1. Fold napkin in half diagonally
  2. Fold corners to meet at point
  3. Fold bottom point 2/3 way to top and fold back onto itself
  4. Turn napkin over bringing corners together, tucking one into the other
  5. Peel top two corners to make crown; open base of fold and stand upright

Bishop's Mitre

  1. Fold napkin in half diagonally
  2. Fold corners to meet at top point
  3. Turn napkin over with points to the top
  4. Fold lower corner 2/3 way up
  5. Fold back onto itself
  6. Bring corners together, tucking one into the other
  7. Open base of fold and stand upright

Atrium Lily

  1. Fold napkin, bringing bottom to top
  2. Fold corners to
  3. Fold bottom point up to 1" below to
  4. Fold point back onto itself
  5. Fold down each point at top and tuck under edge of folded-up bottom; fold one layer of top point and tuck under base fold
  6. Turn napkin over and tuck left and right sides into each other
  7. Open base and stand

Clown's Hat

  1. Fold napkin in half, bringing bottom to top
  2. Holding center of bottom with finger, take lower right corner and loosely roll around center
  3. Matching corner, until cone is formed
  4. Turn napkin upside down, then turn them all around; turn and stand on base
Click here for the Carlisle Table Covering Wizard
AcrylonitrileProvides heat stability, chemical resistance, and aging resistance.
ButadieneProvides low-temperature property retention, toughness, and impact
StyreneAdds luster, Rigidity, and processing ease.

The combination of the above items makes ABS a very tough material, especially around various acids and chemicals and where the product must withstand abuse. Dark colors will blanche out in moisture and high heat. Used in coffee mugs, oval trays, and compartment trays.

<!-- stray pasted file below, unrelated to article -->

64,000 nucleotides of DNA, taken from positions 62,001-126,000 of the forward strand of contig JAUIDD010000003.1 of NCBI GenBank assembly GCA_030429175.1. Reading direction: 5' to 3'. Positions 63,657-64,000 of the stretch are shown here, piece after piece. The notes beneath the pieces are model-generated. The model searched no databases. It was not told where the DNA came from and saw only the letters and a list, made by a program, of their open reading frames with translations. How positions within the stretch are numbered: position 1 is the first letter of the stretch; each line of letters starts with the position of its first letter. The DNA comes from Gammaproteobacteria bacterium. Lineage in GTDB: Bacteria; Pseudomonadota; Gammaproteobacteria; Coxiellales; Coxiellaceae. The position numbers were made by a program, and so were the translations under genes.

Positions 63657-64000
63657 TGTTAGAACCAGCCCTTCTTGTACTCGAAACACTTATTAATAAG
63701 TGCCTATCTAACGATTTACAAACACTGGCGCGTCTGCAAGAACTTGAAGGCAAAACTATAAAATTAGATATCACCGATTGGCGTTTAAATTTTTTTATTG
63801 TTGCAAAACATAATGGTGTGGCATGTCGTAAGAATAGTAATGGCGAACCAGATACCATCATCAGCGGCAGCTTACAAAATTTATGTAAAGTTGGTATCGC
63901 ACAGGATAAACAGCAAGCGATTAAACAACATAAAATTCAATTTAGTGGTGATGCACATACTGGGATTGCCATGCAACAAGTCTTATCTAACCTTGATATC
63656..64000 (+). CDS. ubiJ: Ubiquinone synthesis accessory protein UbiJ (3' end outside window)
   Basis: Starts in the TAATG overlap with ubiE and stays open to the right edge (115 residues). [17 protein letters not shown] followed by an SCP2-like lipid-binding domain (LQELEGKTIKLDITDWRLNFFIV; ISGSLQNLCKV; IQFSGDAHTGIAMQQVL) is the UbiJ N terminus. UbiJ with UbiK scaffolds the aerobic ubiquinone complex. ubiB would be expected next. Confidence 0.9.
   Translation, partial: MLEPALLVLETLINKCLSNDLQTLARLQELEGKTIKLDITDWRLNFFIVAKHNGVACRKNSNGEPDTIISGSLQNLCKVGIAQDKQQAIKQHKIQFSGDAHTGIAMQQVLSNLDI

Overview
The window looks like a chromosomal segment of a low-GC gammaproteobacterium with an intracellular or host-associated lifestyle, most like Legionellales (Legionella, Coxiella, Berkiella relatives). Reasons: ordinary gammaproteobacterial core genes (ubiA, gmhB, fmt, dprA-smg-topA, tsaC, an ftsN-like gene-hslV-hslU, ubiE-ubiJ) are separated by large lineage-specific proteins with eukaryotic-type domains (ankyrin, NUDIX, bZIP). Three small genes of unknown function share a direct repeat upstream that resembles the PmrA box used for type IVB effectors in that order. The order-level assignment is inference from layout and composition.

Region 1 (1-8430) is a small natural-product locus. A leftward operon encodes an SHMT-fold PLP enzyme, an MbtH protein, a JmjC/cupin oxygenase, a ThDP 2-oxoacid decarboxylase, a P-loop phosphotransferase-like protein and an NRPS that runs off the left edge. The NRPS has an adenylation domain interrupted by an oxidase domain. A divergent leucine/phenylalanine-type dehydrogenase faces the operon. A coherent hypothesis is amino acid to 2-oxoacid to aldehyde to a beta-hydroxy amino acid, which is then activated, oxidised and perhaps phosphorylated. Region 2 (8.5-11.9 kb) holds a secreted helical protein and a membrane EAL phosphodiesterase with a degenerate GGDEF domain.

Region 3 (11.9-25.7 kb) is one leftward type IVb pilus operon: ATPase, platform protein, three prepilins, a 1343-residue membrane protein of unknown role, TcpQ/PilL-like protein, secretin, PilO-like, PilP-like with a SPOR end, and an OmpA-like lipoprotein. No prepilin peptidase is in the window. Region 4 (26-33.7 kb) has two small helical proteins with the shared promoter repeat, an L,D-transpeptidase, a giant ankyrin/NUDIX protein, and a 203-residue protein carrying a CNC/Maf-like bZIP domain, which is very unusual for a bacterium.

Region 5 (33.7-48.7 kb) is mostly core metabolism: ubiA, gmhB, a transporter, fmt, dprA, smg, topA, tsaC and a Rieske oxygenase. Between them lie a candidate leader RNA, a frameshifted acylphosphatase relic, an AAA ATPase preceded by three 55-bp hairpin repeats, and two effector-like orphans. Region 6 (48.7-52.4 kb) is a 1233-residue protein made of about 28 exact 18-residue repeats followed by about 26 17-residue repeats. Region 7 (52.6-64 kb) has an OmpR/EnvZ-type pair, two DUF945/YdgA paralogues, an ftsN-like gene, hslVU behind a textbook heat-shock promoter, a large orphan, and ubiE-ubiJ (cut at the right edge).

AcrylicNoted for its clarity, rigidity and scratch resistance. There are four types of Acrylic
ExtrudeLeast chemical resistance of all Acrylics.
Poor chemical resistance. Used in sneeze guard shields.
Fair chemical resistance. Used in thermoformed product that will have food contact.
Good chemical resistance. Used in thermoformed product that will have food contact.

Acrylic has extremely high weatherability without yellowing or deterioration over long periods of time. It has poor chemical resistance at elevated temperatures.



Used where the weight and fell of ceramic is desired. Good in cold temperature use because of its rapid heat transfer, which is similar to ceramic, Has good high resistance (350F distortion temperature) and can be used in a microwave, but not recommended for foods with high sugar and grease contents. Excellent impact resistance, but surface hardness not as good as SAN.



It has extremely high impact resistance and toughness, glass-like transparency and broad use temperature limits. It has good stain resistance, excellent surface, stiffness, and good chemical resistance. Is used in spoons, pebble bowls, pitchers, and Petal Mist dinnerware. This material is also used in some microwaveware. Its temperature use ranges from 0F to 275F.


High Density
Extremely chemical resistant, impact resistant, Not as rigid as SAN, used for material handling containers and storage containers where rough handling will occur. It is good in low-temperature applications (-50F). Used in bread and bun baskets, Bains Maries, and storage containers.
Low Density

Excellent chemical resistance, toughness, impact resistance, and stress crack resistance. Low-temperature use is -40oF.


It is more rigid and more scratch resistant than polyethylene.
It is very chemical resistant, durable and tough. Storage containers and Bains Maries have excellent contact clarity and have better low-temperature impact than Homopolylene. It is also used in Poly-tuf crocks for cold temperature use.

Same characteristic as other polypropylenes, but is slightly more flexible and has a much better impact. Used in dish racks.


High Heat
A rigid styrene that has good clarity. Used where rigidity and Polystyrene, clarity are desired, but chemical resistance is not required. Has higher heat High Heat resistance than general purpose styrene. Used in sugar caddies and tip trays. Is a brittle and low impact material similar to SAN.
High Impact 
 This is a polystyrene with rubber added to give greater impact resistance. It is not as rigid and brittle as SAN and is not chemical resistant